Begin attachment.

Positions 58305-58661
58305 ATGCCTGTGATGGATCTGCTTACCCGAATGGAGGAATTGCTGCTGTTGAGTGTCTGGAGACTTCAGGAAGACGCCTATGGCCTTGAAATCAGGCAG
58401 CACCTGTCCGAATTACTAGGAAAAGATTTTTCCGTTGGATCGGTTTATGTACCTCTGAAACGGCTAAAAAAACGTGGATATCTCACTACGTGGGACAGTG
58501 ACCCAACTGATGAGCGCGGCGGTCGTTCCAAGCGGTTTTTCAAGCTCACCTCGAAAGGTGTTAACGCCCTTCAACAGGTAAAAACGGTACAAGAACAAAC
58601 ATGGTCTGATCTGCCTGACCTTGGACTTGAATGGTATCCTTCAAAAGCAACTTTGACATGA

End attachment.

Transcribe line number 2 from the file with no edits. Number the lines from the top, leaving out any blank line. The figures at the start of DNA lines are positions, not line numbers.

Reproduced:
58305 ATGCCTGTGATGGATCTGCTTACCCGAATGGAGGAATTGCTGCTGTTGAGTGTCTGGAGACTTCAGGAAGACGCCTATGGCCTTGAAATCAGGCAG